Autonomy is a tough subject for the legal systems around the world. They are going to have to grapple with this regarding vehicles as the software gets to the point where cars can operate on their own.
A DAO is structured in a way that each member has a certain stake. This is usually denoted by the tokens that are distributed. From this basis, governance can be established.
There will be some type of voting system set up based upon each person's involvement. It could simply be based upon stake or incorporate other activities that are done in support of the DAO. All of this can be coded into the smart contract.
One of the features is that a DAO could be hyper-democratic in nature. Due to the use of technology, especially real time interaction, decisions can be made without the use of executives. In a traditional corporation, board members are elected by the shareholders to represent them. These people are responsible for the executive team, who are delegated the decisions of the company, within the confines of the Board's mandate.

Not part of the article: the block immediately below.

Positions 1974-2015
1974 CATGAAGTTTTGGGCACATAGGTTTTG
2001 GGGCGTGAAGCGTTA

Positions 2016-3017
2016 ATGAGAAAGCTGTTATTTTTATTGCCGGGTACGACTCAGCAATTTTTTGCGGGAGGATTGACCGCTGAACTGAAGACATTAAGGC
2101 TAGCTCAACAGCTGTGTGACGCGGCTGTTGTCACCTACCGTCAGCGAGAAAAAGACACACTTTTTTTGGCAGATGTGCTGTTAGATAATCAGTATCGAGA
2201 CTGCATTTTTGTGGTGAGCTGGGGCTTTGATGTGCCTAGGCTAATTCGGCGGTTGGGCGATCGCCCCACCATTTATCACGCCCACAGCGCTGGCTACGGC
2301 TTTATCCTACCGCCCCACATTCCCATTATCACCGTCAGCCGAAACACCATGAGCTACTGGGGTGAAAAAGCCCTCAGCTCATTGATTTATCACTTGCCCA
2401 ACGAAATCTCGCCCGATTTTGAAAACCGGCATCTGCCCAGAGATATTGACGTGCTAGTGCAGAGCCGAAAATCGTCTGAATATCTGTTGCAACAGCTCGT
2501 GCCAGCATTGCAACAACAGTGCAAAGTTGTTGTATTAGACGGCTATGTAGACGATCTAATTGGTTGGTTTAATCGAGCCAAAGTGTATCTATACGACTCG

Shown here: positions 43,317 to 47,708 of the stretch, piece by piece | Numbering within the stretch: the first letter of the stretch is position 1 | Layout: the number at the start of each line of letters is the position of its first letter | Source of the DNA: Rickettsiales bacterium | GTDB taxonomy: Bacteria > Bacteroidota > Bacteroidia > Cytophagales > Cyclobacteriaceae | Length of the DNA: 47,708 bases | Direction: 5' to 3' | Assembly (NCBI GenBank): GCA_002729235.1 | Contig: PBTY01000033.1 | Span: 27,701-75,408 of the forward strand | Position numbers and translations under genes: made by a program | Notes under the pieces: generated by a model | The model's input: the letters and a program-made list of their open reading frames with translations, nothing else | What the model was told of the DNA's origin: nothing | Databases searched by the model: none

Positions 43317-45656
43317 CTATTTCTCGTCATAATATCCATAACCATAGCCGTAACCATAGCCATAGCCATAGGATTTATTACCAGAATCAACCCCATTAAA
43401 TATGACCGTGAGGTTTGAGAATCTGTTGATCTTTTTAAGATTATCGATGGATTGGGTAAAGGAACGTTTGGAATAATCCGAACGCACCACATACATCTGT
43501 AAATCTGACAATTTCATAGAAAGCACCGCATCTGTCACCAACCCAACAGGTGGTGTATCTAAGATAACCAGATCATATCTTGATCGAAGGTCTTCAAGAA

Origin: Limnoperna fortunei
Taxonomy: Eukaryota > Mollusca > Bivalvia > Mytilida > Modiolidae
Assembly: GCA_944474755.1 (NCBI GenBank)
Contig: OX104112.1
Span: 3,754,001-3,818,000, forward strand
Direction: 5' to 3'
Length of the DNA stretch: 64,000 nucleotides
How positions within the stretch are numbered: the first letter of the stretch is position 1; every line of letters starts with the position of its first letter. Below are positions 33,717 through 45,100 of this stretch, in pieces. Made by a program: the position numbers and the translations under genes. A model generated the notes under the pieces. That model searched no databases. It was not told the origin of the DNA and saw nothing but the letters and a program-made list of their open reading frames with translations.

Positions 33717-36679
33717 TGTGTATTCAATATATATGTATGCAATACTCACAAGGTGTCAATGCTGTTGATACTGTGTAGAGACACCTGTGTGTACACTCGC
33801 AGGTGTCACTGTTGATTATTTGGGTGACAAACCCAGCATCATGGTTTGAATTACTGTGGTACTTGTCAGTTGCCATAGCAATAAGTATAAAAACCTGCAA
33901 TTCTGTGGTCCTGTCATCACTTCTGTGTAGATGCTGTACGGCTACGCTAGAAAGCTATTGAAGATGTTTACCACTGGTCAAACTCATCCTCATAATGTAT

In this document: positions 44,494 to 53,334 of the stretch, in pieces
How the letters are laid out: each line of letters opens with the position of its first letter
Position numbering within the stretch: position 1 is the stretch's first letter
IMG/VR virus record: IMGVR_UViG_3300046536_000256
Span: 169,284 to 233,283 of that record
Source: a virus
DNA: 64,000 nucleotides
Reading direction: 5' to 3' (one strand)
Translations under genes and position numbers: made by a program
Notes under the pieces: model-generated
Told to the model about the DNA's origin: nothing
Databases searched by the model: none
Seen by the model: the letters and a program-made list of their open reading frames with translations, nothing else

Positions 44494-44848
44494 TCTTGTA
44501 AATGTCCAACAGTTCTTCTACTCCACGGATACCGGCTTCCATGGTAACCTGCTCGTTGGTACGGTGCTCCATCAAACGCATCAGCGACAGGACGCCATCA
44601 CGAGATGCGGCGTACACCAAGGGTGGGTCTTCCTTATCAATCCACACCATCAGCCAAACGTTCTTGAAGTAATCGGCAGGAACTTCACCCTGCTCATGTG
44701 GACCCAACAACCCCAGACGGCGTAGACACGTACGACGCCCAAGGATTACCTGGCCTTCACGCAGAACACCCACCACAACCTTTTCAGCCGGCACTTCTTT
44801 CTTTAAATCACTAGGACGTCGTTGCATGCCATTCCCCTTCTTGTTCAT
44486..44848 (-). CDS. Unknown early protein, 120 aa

Direct voting is something that society has not experienced to any great deal. Even the election process in democracies is a representative form of government.
With a DAO, membership is verified by the blockchain which looks in the wallet doing the voting to see if it qualified. If so, the vote is cast and records based upon the parameters established. This is a radical departure from the existing framework our companies and governments operate under.
Decentralized Hive Fund (DHF)
An example of a DAO that is in operation is the Decentralized Hive Fund (DHF) built on the Hive blockchain. This is a DAO that is responsible for distributing funds for development and other projects that support the ecosystem.
This does not utilize a smart contract since they do not exist on that network. Here we see the base layer code running the DAO.
Community members vote on proposals based upon the staking of the main coin. This provides a total that is updated with each vote. Anyone is free to submit a proposal for funding and members can cast votes at any time.
It is a vote tally that operates in real time. People can submit or withdraw a vote as they see fit. Funding will continue as long as the minimum level is maintained. If a proposal falls below that, the payments cease.